When my friends and I get together we like to play this game where we ask each other probing questions. We’ve appropriately named the game “Candace Questions” Very catchy. I enjoy this game as it allows us to learn previously unknown things about each other. Some of the questions are easy, like what is your favorite drink, and some are funny like telling each other about the first time we drank alcohol and some go deeper. I was lying in bed thinking about what my next “Candace Question” would be and I came up with “What event in my life profoundly hurt my feelings?”. This is my answer.
In 2003 or 2004 my company decided to join a summer softball league. It was supposed to be a casual league with participants who had a variety of skill levels. I took this to mean that most of the teams would be formed with people who had no or little skills and I decided to join the team. It was a mixed gender team and I think that the rules stated that there needed to be an equal amount of men and women on the field during game play. We had a hard time finding enough women in the company that wanted to join the team so we opened up the team to friends and family members. However, there was a rule that if there were enough women from my company outsiders couldn’t participate.
The league began and I quickly realized that softball wasn’t my game. They usually put me in the catcher position but I was scared shitless of the ball and I wouldn’t catch it. When it would fly towards me I would step to the side and let it drop to the ground. I knew that wasn’t the right thing but I couldn’t help myself. Sometimes it would be necessary for me to throw the ball to first base or to the pitcher and that didn’t go well either. It was difficult for me to throw the ball hard enough for it to get all the way to the pitcher. Yep, I had zero athletic ability for softball and basically I sucked. But, I was having fun and creating relationships with my co-workers which was important to me. Especially since the coach was my direct boss.
Fast forward several weeks into the season and I was still having fun despite my inability to play softball at all. We had our weekly game at 7:30pm and I showed up early to warm up and practice. That night one of our team members brought a few friends to help us in case we ran short of women. Luckily, we had just enough women from my company so I didn’t expect the extra women to play.
It came time for the game and our coach called out the team positions and as she finished up I realized that she didn’t call my name. I was a little taken aback and I tried to look at the bright side. I thought she would put me in later in the game. I took a seat on the bench and I cheered for my colleagues.
The game progressed and my boss pretended she didn’t see me. Innings came and went and the extra women were always put in the game. The longer things went the worse I began to feel. I realized they were not putting me in the game because I sucked. I knew I sucked but blatantly ignoring me made me feel bad about myself. As the final innings were called I looked at my boss hopefully but she looked through me and acted as if I was invisible. I could feel the tears begin to sting behind my eyes and I was overcome with emotions.
By the time the game was completed I was sitting silently on the bench and I was working hard to keep the tears on the inside. I hurriedly said bye to my coworkers and the moment I entered the car tears began to stream down my face. I drove out of the parking lot like a bat out of hell because I didn’t want anyone to see me so upset. I thought it was my fault and I deserved to be treated badly. The entire ride home I sobbed and sobbed. I remember going to bed with red sore eyes feeling deeply depressed, angry and hurt.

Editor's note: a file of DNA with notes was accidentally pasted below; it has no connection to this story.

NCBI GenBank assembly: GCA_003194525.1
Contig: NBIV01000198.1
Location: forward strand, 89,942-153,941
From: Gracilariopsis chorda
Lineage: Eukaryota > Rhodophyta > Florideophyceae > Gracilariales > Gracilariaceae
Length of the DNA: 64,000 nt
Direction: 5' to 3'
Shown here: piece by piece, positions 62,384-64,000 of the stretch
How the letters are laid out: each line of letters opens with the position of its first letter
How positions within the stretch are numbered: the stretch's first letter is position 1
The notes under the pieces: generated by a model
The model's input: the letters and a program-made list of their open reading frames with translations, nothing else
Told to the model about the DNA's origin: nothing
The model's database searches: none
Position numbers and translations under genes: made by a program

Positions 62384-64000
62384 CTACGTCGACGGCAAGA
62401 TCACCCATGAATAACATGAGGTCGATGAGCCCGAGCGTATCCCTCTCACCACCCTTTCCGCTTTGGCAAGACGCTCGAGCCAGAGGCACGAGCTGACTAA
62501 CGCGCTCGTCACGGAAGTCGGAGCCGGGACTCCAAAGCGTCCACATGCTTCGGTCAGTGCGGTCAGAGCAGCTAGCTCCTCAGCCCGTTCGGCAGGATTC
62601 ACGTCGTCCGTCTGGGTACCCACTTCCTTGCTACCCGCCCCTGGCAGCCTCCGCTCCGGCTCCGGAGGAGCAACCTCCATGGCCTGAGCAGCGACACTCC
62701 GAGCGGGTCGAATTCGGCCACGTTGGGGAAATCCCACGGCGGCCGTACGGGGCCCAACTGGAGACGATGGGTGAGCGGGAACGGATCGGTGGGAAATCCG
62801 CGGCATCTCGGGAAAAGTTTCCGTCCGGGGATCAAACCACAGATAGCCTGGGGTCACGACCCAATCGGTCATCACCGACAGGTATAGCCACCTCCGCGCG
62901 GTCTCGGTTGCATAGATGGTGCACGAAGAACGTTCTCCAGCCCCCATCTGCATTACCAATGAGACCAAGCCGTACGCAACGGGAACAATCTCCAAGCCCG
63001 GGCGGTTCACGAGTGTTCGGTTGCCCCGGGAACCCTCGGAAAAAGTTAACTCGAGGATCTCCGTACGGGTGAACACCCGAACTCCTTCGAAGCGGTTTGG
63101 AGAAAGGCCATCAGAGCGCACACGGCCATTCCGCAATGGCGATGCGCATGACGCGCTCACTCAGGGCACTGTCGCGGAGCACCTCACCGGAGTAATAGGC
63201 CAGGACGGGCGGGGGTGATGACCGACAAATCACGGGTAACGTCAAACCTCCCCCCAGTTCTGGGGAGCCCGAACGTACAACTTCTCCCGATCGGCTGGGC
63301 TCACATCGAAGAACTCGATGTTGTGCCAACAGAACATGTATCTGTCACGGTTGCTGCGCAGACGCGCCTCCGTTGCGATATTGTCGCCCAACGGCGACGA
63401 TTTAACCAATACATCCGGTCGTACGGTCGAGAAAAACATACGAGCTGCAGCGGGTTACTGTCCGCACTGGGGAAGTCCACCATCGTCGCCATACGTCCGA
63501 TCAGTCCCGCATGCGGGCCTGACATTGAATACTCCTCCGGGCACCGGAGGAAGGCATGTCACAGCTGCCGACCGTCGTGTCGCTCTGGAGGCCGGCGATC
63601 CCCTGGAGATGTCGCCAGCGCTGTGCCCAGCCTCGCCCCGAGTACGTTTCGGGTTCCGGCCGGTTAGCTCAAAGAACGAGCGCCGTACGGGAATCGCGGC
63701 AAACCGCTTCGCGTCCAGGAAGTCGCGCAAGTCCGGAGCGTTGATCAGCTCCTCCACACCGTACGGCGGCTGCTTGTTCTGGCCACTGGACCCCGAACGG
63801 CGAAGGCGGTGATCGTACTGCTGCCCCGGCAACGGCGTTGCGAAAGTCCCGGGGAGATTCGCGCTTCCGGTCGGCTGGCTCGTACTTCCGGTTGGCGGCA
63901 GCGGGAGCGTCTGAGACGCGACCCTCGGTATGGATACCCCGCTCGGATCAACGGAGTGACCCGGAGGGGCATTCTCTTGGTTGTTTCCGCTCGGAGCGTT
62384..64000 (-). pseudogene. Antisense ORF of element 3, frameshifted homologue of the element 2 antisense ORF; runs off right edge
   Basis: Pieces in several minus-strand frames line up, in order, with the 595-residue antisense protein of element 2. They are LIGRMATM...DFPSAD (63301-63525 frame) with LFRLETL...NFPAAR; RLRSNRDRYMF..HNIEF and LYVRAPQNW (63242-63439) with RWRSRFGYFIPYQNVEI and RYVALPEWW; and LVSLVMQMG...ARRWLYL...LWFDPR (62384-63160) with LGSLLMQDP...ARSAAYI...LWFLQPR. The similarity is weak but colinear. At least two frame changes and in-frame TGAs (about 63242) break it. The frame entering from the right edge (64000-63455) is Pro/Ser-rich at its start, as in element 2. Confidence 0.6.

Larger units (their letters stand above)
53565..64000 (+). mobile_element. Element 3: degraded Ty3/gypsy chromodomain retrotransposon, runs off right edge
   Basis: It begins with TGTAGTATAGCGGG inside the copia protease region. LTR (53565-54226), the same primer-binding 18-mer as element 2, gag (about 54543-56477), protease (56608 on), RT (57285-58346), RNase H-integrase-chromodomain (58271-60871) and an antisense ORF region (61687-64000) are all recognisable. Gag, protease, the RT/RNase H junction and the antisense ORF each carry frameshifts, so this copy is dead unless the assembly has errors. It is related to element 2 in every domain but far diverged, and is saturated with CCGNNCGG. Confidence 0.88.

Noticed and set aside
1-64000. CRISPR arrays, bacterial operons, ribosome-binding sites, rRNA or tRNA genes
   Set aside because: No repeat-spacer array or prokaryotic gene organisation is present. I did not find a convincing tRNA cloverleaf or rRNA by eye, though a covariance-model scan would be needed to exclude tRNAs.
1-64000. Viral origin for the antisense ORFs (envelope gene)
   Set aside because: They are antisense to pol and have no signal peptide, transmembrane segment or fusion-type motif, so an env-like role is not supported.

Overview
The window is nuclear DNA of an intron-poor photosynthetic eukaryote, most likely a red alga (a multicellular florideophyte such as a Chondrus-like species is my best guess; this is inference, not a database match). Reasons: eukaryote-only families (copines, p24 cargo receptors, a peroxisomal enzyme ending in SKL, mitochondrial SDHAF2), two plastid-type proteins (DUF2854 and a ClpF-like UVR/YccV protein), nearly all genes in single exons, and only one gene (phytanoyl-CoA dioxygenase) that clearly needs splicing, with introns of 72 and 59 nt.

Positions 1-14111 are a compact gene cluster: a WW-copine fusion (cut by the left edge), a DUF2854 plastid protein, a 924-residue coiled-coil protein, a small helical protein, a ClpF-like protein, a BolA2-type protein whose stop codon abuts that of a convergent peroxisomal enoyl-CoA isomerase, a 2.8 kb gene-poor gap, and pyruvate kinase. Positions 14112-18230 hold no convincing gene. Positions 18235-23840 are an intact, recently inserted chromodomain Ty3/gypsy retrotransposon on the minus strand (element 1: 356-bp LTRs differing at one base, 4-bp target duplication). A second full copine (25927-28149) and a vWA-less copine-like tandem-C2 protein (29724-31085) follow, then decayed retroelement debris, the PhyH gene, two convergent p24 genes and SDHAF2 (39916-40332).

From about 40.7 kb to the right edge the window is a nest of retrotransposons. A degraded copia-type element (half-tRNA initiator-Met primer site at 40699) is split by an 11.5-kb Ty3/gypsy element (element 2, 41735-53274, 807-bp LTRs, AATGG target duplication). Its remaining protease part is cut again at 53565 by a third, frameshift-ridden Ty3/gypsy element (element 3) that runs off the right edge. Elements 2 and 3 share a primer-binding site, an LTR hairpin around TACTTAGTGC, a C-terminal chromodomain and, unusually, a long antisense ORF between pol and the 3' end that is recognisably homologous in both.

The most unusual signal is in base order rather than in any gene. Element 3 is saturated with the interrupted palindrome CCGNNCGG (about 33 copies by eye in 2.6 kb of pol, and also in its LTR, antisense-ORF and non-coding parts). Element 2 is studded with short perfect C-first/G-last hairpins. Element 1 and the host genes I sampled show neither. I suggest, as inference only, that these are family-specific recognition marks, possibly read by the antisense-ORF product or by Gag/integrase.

My old bosses simple act of ignoring me made me feel inadequate about myself for a very long time. I never had any athletic confidence in myself and her response to my inability to play softball just reinforced the fact that I wasn’t good enough to play games with people or participate in any athletic events.
The entire time I worked at that job I always held this action against her. It shook my confidence for a long time and I hated how she made me feel about myself. I am an emotional human and while sticks and stones can break one’s bones actions can cause a deep wound. I don’t think she ever understood how much I was affected by the situation. I also wish I had stuck up for myself. Why didn’t I ask to be put in? Why didn’t I acknowledge her actions and make her feel like the asshole rather than letting her make me feel bad about myself.
Part of me very slightly understands her motives. I have known people who were competitive about sports and winning was very important to them. However, I never thought our league would attract the super competitive types. I was wrong.
My regret over this situation was that I never talked to her and shared how much her actions hurt me. I wish I had the balls to talk to her about it. I think it would have gone a long way in helping me establish my athletic confidence. It wasn’t until years later that I realized that I had some athletic talent. Softball wasn’t my thing but biking sure was. I was good at it and it was good for me. It also gave me a tremendous amount of personal confidence and a sense of achievement. I knew I sucked at softball but treating colleagues, friends and strangers with respect is much more important than winning a rec league softball tournament. If you’re interested our team came in third out of six teams.